Naturally, loading and unloading the tempering bed is completely set up and tried and tested before delivery.(c) Martin Gold 

Advancements in flexibility 

“In addition to these big challenges comes the customization of the system for each customer,” notes Bernhard Leitner. “Here, too, we offer a high degree of flexibility, right down to different configurations and temperatures - depending on the season.” One thing becomes quickly apparent here: without a deep understanding of the process and comprehensive expertise – particularly in software parameterization – one’s chances in the market are slim to none. Nevertheless, everything depends on the exact positioning of the glass before it is placed in the annealing oven. Up to now, this task was accomplished by means of roller conveyors, however these had clear disadvantages: they took up a lot of space and flexibility was low – since only predefined, fixed reference positions were possible. LiSEC is now using a robot for this purpose in a system for an Australian customer for the first time worldwide. The advantages of this quickly become apparent: the flexibility in positioning is now, by its very nature, enormous – going so far that glass plates can now even be fed in rotated to the annealing oven. “However, with glass plate dimensions of 3.30 m in width, the reach capability of the robot is also a determining factor,” notes Leitner. With requirements like this, what the robot market has to offer quickly becomes limited.

The ease of operation and the comprehensive KUKA service package are very convenient for users. (c) Martin Gold

High payload with a long reach

This is where KUKA comes in – because thanks to its broad product range, a type was found in the portfolio of the globally active robot manufacturer that brilliantly meets this task. The six-axis KR 180 R3500 ultra K robot scores high with a 180 kg payload at 3.5 m reach and low weight. By the way: if the glass plates are heavier, they are not lifted by the robot, but rather pulled with air cushion support. The speed is high and so is the productivity – providing a significant increase compared to roller conveyors. Beyond this, there is a significantly lower maintenance requirement along with better accessibility at the same time. “A further feature of the robot is the small footprint required,”adds KUKA Account Manager Alexander Ahrer. This also particularly comes into play with system modernizations where the available space is already limited.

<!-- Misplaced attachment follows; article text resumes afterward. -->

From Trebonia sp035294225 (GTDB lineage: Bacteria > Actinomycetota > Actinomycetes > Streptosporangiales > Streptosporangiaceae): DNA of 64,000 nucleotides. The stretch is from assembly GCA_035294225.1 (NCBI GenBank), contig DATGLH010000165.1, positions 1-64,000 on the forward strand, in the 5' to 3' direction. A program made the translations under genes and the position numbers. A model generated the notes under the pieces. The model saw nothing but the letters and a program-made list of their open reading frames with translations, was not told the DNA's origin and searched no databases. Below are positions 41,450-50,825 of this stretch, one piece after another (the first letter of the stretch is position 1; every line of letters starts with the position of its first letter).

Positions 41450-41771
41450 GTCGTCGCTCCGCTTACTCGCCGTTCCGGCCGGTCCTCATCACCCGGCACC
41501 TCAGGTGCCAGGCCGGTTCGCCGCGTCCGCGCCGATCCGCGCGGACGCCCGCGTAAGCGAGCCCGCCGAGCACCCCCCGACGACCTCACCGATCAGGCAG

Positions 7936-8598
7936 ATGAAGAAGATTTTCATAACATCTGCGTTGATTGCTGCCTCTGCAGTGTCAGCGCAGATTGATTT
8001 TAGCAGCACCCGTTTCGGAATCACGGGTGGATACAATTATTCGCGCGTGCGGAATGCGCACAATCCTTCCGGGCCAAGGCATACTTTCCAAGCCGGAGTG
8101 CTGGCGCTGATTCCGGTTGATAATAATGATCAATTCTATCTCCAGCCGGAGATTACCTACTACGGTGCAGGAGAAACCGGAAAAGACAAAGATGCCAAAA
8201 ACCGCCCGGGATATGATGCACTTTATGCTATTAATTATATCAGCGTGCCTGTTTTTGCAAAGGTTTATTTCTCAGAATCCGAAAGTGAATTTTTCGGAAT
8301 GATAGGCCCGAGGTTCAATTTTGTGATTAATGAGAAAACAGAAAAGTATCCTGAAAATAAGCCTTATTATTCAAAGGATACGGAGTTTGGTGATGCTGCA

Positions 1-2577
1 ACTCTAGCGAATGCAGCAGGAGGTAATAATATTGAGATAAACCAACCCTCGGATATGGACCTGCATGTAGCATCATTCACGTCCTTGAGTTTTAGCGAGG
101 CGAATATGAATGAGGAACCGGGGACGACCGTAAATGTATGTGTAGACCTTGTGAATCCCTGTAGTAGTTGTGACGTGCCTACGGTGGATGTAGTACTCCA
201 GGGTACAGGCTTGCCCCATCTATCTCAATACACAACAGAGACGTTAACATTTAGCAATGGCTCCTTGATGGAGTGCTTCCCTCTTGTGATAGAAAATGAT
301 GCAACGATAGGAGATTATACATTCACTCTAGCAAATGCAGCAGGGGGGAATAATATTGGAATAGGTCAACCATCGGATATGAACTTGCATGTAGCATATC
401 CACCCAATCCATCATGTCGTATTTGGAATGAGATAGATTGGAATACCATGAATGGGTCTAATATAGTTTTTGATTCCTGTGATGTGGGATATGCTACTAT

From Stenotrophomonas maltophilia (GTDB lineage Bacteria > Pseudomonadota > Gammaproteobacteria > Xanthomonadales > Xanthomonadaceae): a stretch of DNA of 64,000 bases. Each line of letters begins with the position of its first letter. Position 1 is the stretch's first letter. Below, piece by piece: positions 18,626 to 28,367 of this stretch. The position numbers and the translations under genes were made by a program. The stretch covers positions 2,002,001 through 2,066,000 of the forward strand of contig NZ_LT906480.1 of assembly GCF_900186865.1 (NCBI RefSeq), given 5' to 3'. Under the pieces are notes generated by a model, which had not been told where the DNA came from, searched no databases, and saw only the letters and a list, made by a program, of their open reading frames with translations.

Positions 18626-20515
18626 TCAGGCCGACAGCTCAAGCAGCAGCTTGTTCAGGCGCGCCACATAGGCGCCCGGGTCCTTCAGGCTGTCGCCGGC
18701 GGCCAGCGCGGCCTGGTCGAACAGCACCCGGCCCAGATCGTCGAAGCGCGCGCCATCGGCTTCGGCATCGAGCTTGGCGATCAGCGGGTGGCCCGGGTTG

The KR 180 R3500 ultra K six-axis robot has a payload of 180 kg at a reach of 3.5 m (c) Martin Gold 

KUKA robots in use 

In these specific cases, the robot is positioned on the KUKA linear unit KL 4000 , which also has a slim design and is completely bolted on as well. Ahrer: “Welding work during installation is thus no longer necessary.” Naturally, the glass plates need to be treated gently so that their surface is not damaged. Here, too, the sensitive gripping robot is much more advanced than a roller conveyor system. The vacuum cups are also equipped with a special cover that prevents imprints as far as possible. And there is another big advantage when using robots: repeatability of the entire process is increased, which results in a much easier identification of errors in the process.

We invest continuously to keep the operation of our robots as simple and as safe as possible, as well as to support customers through our expertise and engineering services. This applies especially to customers who are just getting started.

Alexander Ahrer, Account Manager

Service as an all-round package

“In addition to the technical performance, we were convinced by how easily the robot could be programmed and put into operation,”states Andreas Stöger, head of programming at LiSEC, in stressing the correctness of the decision. “We were also able to rely on KUKA’s support throughout. Service around the product were and continue to be excellent.” Incidentally: a second, identical robot unloads the furnace after the tempering process and rounds off the line.

From left: Andreas Mader, Technical Expert & Project Coordination LiSEC; Bernhard Leitner, Product Manager Logistics LiSEC; Andreas Stöger, Technical Expert Robotics LiSEC and Alexander Ahrer, Account Manager KUKA (c) Martin Gold

LiSEC RHH – Robot handling system for the loading and unloading of the tempering bed